State v. Martin

Decision Date05 June 1974
Docket NumberNo. 7420SC250,7420SC250
Citation205 S.E.2d 583,21 N.C.App. 645
CourtNorth Carolina Court of Appeals
PartiesSTATE of North Carolina v. Gary MARTIN.

Atty. Gen. Robert Morgan by Asst. Atty. Gen. Charles M. Hensey, Raleigh, for the State.

Joseph G. Davis, Jr., Rockingham, for defendant appellant.

MORRIS, Judge.

Defendant assigns error to the denial of his motions for a bill of particulars, a new venire and two motions for continuances. These motions are addressed to the sound discretion of the trial court, and they are not subject to review on appeal absent an abuse of discretion. Under the facts of the case before us, we hold that the trial court did not abuse its discretion in denying the motions.

G.S. § 15--143 provides that:

'In all indictments when further information not required to be set out therein is desirable for the better defense of the accused, the court, upon motion, may, in its discretion, require the solicitor to furnish a bill of particulars of such matters.'

That a motion for a bill of particulars is addressed to the trial court's discretion has been well established in the decisions of the Supreme Court. State v. Banks, 263 N.C. 784, 140 S.E.2d 318 (1965); State v. Thornton, 251 N.C. 658, 111 S.E.2d 901 (1960). The granting or denial of such a motion is not subject to review on appeal except for palpable and gross abuse of discretion. State v. Cameron, 283 N.C. 191, 195 S.E.2d 481 (1973); State v. Spence, 271 N.C. 23, 155 S.E.2d 802 (1967). It has been held that where all the information surrounding the commission of the crime is contained in the bill of indictment or can be obtained by examination of the State's witnesses, there is no abuse of discretion in the denial of the motion. State v. Cameron, supra.

The function of a bill of particulars is to inform the defendant of the nature of the evidence the State proposes to offer. State v. Overman,269 N.C. 453, 153 S.E.2d 44 (1967). The indictment contained the following information: (1) the name of the defendant, (2) the date of the alleged offense, (3) the type of controlled substance possessed, and (4) the county in which the alleged offense occurred. Following the denial of the motion for a bill of particulars, defendant was given the following information at a pretrial conference in chambers: (1) the time of the alleged offense, (2) the specific location of the alleged offense, (3) the quantity of the controlled substance, and (4) the names of the prospective witnesses for the State. In addition, the record shows that counsel and his law partner were present at the preceding trial where the witnesses stated that their testimony against defendant Martin would be substantially the same as their testimony against defendant Baxley. The information thus provided defendant is as adequate as the information furnished defendant in State v. Cameron, supra, and we hold that defendant has shown no abuse of discretion in the denial of his motion for a bill of particulars.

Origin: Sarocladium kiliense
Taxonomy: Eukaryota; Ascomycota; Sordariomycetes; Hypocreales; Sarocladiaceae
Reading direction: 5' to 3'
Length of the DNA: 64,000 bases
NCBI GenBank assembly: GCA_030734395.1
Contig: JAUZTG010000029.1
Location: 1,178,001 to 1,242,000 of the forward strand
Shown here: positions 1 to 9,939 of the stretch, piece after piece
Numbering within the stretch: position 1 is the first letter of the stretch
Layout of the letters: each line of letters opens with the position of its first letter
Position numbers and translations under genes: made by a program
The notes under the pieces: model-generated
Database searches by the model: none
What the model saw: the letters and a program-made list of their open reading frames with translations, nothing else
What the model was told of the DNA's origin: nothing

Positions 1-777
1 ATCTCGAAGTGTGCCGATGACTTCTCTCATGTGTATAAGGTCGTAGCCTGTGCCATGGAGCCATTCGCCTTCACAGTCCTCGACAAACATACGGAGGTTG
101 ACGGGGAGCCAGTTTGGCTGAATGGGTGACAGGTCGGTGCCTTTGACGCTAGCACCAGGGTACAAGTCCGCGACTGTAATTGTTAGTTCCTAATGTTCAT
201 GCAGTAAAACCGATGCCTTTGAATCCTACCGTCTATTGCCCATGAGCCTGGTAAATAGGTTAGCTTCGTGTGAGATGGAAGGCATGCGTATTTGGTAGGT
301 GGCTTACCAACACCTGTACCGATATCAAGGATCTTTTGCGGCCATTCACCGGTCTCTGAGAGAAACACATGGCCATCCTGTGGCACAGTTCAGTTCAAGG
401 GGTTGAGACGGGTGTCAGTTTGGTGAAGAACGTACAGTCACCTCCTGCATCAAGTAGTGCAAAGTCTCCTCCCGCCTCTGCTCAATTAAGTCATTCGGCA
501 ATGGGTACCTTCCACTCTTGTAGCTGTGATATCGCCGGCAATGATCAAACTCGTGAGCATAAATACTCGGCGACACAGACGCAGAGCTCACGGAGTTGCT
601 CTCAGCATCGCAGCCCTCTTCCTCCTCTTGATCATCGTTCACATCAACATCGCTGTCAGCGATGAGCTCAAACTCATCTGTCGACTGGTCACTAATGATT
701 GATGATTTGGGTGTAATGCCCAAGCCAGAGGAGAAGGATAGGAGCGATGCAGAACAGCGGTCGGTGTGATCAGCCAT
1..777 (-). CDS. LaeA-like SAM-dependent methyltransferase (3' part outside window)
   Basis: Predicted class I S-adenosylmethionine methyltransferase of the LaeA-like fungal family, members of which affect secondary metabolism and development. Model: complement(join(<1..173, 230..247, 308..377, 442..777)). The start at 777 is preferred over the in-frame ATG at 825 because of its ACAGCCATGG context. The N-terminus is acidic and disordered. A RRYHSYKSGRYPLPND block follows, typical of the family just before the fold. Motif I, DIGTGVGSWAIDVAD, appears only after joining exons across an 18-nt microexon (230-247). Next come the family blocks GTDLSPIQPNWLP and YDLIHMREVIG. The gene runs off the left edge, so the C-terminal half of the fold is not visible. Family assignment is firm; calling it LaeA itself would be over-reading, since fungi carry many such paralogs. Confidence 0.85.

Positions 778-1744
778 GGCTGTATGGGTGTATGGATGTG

Defendant assigns error to the trial court's allowing the jury to try this case in spite of its exposure to the case of State v. Kevin Baxley. This assignment of error is grounded, Inter alia, on exceptions to denials of challenges for cause, and the denial of a motion for a new venire. Neither can be sustained. The rulings on the competency of jurors is discretionary in the court and will not be reviewed unless accompanied by an imputed error of law. Highway Comm. v. Fry, 6 N.C.App. 370, 170 S.E.2d 91 (1969). In that case, the trial court denied the Commission's motion to dismiss jurors who had served in the immediately preceding condemnation trial. In affirming the trial court's denial, this Court noted that the trial court carefully questioned two jurors who had served in the previous case. Both stated that their service in the previous case would not prevent their giving the present parties a fair trial. The fact that a juror has served in a case which has similarity to the case he is now asked to serve does not automatically disqualify him as to the latter trial. Whether a special venire should be called in such a case is a matter resting in the sound discretion of the court. Id.

In State v. Haltom, 19 N.C.App. 646, 199 S.E.2d 708 (1973), defendant moved prior to selection of a jury for a continuance because the jury panel had...

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3 cases
  • State v. Anderson
    • United States
    • North Carolina Court of Appeals
    • July 2, 1975
    ...329, 153 S.E.2d 10 (1966); State v. Overman, Supra; State v. Lippard, 223 N.C. 167, 25 S.E.2d 594 (1943).' Accord, State v. Martin, 21 N.C.App. 645, 205 S.E.2d 583 (1974). In the case at bar, defendant was well aware of the circumstances surrounding the shooting and the theory of the State'......
  • State v. Newell
    • United States
    • South Carolina Court of Appeals
    • December 3, 1990
    ...stricken even though thirteen of twenty had served in other cases involving similar subject matter and evidence); State v. Martin, 21 N.C.App. 645, 205 S.E.2d 583 (1974) (the fact that a juror served in a case that is similar to the case in which he is being asked to serve does not disquali......
  • State v. Moore
    • United States
    • North Carolina Court of Appeals
    • February 5, 1975
    ...entitled to a continuance as a matter of law and the court did not abuse its discretion in denying the motion. See State v. Martin, 21 N.C.App. 645, 205 S.E.2d 583 (1974); and State v. Haltom, 19 N.C.App. 646, 199 S.E.2d 708 No error. MORRIS and CLARK, JJ., concur. ...

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